The Nuclear Regulatory Commission met with Palo Verde officials last week to discuss the fires, which broke out in Unit 2 on April 4. The agency will decide in the next three weeks whether to levy as much as $50,000 in fines against Arizona Public Service Company for apparently violating two federal regulations, NRC spokesman Mark Hammond says.
In May, an NRC inspector concluded that the fires--which broke out simultaneously in the Unit 2 control room and in a battery equipment room--could have adversely affected plant operators' ability "to achieve and maintain safe shutdown conditions."
At first, Palo Verde officials agreed with the NRC inspector. But Palo Verde officials revised their findings, and on June 11 told the NRC both fires occurred in areas where there was little potential to spread. Since the fires were "self-limiting," APS concluded, there was "no potential to adversely affect" the safe operation of the plant.
The NRC inspector disagreed with APS' conclusion, leading to the August 1 conference between the agency and APS.
"We view it [the fires] with some concern," Hammond says. "In this instance, it was fortunate that the fires were small, quickly extinguished and didn't lead to any greater problems."
The battery equipment room fire resulted from an electrical fault in a transformer that was not properly grounded. The fault caused a fire in the control room operating panel.
"The fire in the control room occurred because grounding protection that by design should have been located in the battery equipment room was actually located in the control room," an NRC statement says.
Inspections after the fires revealed that APS had failed to make sure the battery equipment room transformers were built as specified in design documents.
Palo Verde spokesman Jim McDonald says APS presented technical explanations to the NRC last week showing that the fires did not threaten the safe operation of the plant.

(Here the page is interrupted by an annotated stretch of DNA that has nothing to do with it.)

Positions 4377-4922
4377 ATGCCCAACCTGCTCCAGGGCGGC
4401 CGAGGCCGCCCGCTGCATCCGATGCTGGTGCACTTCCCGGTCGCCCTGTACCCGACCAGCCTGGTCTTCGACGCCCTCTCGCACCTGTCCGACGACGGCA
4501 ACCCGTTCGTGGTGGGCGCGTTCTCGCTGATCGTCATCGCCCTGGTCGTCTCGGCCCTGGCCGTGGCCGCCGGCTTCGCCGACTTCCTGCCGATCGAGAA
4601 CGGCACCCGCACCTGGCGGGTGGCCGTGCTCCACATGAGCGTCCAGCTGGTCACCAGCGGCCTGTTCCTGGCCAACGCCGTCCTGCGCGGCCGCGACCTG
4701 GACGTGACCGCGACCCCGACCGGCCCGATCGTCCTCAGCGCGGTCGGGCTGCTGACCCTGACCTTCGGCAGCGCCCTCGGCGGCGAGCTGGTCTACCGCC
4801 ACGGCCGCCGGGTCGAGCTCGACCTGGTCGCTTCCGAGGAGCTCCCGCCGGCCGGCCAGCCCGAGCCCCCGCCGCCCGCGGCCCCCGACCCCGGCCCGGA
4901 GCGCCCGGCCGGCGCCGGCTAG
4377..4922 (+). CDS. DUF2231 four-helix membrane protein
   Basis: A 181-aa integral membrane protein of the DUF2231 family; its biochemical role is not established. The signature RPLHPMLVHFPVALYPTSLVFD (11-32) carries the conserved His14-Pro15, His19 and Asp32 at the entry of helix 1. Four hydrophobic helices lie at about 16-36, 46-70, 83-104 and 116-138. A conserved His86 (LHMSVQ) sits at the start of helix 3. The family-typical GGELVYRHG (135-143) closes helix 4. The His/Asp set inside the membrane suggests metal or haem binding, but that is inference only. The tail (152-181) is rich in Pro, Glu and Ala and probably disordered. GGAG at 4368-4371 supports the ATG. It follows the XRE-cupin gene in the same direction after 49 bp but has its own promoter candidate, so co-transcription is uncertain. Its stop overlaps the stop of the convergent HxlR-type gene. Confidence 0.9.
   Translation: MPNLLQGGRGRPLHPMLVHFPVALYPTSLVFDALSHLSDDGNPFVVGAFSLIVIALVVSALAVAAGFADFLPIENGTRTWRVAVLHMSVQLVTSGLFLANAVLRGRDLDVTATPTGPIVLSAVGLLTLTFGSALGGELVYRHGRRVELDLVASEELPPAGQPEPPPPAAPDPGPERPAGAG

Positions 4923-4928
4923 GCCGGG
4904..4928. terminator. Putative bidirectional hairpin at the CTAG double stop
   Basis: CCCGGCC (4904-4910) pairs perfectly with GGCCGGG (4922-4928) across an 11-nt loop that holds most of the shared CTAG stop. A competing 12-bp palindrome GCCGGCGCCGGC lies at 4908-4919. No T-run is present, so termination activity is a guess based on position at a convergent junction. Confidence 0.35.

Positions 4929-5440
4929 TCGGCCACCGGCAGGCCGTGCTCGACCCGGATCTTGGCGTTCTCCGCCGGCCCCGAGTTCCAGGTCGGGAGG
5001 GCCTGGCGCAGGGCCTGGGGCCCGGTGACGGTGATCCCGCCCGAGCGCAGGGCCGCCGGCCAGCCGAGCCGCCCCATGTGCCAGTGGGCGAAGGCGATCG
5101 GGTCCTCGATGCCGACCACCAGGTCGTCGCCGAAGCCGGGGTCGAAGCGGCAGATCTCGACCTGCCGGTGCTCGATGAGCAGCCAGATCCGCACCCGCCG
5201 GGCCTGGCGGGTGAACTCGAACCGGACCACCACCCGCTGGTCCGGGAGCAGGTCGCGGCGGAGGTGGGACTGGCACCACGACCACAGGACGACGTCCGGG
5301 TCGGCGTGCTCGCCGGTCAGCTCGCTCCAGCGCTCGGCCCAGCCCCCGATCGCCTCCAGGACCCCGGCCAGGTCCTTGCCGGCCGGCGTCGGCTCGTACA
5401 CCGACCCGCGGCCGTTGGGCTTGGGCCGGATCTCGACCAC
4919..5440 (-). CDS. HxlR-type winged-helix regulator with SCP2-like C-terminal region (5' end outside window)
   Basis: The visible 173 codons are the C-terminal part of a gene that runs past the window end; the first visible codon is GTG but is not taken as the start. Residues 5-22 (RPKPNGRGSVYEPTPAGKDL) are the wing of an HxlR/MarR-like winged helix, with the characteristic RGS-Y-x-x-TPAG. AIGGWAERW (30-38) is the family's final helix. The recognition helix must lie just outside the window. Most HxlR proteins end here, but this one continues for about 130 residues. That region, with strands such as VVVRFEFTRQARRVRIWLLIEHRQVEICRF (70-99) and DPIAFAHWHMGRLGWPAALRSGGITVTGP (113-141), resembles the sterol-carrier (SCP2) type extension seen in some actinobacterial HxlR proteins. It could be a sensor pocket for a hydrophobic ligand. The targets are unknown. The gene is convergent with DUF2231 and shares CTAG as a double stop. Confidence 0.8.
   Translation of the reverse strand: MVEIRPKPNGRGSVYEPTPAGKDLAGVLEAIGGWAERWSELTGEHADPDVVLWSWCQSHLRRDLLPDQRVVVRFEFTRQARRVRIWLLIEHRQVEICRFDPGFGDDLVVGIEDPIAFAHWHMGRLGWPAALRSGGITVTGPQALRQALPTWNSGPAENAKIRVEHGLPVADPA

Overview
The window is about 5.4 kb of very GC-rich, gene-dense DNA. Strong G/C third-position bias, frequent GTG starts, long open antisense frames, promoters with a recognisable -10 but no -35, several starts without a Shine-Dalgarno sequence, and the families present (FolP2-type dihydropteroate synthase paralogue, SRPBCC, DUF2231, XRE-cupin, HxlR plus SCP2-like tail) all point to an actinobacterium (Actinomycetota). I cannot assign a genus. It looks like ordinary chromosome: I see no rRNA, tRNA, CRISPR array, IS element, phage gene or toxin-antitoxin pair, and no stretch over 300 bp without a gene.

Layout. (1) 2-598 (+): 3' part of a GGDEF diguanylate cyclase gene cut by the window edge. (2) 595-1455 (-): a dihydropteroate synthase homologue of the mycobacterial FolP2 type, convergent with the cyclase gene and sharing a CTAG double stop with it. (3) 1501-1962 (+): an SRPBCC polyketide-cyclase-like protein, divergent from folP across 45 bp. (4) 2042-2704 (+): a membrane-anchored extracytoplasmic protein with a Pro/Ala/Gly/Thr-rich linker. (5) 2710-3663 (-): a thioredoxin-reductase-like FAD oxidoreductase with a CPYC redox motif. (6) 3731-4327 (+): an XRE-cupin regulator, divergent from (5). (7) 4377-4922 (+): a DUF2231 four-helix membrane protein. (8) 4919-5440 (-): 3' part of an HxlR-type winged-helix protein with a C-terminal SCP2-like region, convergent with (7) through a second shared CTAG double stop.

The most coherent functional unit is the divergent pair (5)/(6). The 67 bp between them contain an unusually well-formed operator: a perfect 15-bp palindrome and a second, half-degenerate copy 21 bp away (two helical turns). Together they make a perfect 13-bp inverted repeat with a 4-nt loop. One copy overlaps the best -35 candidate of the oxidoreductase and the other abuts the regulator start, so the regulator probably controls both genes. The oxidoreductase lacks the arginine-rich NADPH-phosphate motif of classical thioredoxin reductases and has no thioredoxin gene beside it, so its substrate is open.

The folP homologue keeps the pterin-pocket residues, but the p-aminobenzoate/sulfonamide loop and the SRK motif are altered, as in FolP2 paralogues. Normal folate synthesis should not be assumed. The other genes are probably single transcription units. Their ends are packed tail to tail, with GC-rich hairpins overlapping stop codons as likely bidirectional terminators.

One reason there was no threat, McDonald says, is that Unit 2 was already shut down to reload fuel in the reactor. The reloading operation attracted nationwide attention when APS experienced difficulty in removing a stuck fuel-assembly package from the reactor core.
The stuck fuel rods were eventually removed from the reactor core without incident. But the extraction procedure required the NRC to issue a temporary permit to allow a special crane to be used to hoist the assembly from the reactor core.
McDonald says APS believes that even if Unit 2 had been running at the time of the fires, there would have been no threat to the safe operation of the plant. McDonald acknowledges that "for whatever reason," the transformers in the battery equipment room were not properly grounded.
McDonald says plant operators have made modifications to 12 circuits in each of the three nuclear generating units to prevent a recurrence of the electrical problems.
The fire and subsequent occurrences show how quickly events can spin out of control at a nuclear installation.
The control room fire was detected when an APS employee smelled smoke about 5 p.m. on April 4 in the back panel area of the Unit 2 control room. The fire knocked out some control room lights and disabled a large number of "fire detectors" in an auxiliary building.
The deactivated fire detectors triggered alarms, alerting control room operators that many of the detectors were no longer functioning.
But that created another problem. The fire in the battery equipment room went undetected for a short period because, even though the battery equipment room alarm was still functioning, it was masked on the control panel by the fire detector alarms.
"The trouble alarms masked the actual fire alarm" in the battery equipment room, an NRC report states.
Control room operators dispatched workers to inspect the auxiliary building for possible problems. A worker discovered smoke and fire in the battery equipment room.
The Palo Verde fire department immediately responded and extinguished all fires.